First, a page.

The media writing on AAPL, predictably, has been "OMG How low can it go Sell Sell Sell" seasoned with the contrarian "I'm smart because I'm loading up cheap".
As always, the problem is how low is low and how cheap is cheap. These are relative terms, and the Apple reporting is treating them as absolutes.
Here's a quick AAPL chart talk:
The stock is trading in a 20-day price channel ranging from $483.38 to $555. It moved out of price channel bear phase (while remaining in a downtrend) on Dec. 31, and gave a fresh bear signal on Jan 14.
As of Wednesday, a move above $531.89 would return AAPL to neutrality, and a break above $555 would be a bull signal.
I would open a bull position on AAPL if it were to break above $555 (confirmed by staying above that level the next day). I would use my usual short-term trading rules.
However, for AAPL to return to an uptrend, it would need to not only set a high above $555, but then drop for a reversal above $483.38, and then continue on by setting a new higher high.
Those three data points would put AAPL into an uptrend on the chart, according to the classic definition, and would allow me under my longer-term rules to open up a bullish diagonal spread or some other cash-generating structure that lasts for several months.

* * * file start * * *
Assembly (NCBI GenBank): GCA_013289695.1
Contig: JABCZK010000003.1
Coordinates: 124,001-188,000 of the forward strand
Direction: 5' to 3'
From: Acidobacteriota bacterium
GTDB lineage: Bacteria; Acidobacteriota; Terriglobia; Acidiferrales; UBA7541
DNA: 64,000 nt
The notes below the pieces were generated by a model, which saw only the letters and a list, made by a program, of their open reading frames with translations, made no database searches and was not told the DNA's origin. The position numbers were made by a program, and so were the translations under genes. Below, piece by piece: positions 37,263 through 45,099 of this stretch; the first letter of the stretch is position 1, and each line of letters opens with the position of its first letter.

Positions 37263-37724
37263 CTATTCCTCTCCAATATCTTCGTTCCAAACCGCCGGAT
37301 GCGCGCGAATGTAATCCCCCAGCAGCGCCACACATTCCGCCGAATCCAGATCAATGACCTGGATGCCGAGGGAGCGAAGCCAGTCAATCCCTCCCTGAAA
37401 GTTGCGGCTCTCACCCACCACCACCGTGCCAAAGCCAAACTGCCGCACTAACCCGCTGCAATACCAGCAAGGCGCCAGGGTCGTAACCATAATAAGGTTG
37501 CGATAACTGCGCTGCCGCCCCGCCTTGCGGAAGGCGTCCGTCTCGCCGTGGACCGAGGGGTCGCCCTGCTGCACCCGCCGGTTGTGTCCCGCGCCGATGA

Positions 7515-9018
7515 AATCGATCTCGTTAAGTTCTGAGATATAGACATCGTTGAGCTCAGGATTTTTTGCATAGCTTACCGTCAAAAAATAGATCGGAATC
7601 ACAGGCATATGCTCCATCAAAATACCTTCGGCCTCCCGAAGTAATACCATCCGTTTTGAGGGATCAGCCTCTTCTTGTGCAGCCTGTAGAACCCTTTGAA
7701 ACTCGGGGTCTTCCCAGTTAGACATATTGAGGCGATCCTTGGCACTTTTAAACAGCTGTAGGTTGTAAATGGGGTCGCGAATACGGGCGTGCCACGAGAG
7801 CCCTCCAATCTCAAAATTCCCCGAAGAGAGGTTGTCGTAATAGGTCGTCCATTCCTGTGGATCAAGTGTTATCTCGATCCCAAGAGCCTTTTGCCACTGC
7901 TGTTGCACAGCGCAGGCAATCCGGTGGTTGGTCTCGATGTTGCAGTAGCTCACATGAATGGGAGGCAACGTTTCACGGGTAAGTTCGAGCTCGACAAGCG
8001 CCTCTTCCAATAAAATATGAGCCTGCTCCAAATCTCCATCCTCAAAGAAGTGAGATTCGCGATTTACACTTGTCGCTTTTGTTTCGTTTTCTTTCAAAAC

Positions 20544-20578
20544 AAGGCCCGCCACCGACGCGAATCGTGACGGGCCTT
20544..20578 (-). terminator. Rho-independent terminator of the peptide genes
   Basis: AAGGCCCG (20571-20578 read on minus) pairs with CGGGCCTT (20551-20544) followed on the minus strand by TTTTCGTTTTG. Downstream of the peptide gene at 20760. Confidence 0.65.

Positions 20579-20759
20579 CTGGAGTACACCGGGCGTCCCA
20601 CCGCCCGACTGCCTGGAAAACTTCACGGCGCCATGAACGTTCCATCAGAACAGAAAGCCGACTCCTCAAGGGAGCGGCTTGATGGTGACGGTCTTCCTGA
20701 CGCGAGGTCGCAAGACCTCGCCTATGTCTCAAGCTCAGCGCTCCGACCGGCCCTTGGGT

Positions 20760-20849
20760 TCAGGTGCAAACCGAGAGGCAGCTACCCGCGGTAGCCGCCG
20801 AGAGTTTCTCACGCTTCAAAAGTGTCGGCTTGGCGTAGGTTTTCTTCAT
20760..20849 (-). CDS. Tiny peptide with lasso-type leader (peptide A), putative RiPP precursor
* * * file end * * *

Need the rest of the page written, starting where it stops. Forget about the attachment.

I find the reporting on AAPL to be laughable. The chart is extremely clear. Apple is within 8.1% of becoming a candidate for short-term bullish speculation. That's about three days' move, on average.
But the stock has some work to do before it becomes a candidate for a longer-term position.
My trading rules can be read here. A discussion of recent modifications to my trading methods, which haven't yet been incorporated in the original write-up, can be found here.
And the classic Turtle Trading rules on which my rules are based can be read here.
Tim Bovee, Private Trader tracks the analysis and trades of a private trader for his own accounts. Nothing in this blog constitutes a recommendation to buy or sell stocks, options or any other financial instrument. The only purpose of this blog is to provide education and entertainment.
No trader is ever 100 percent successful in his or her trades. Trading in the stock and option markets is risky and uncertain. Each trader must make trading decision decisions for his or her own account, and take responsibility for the consequences.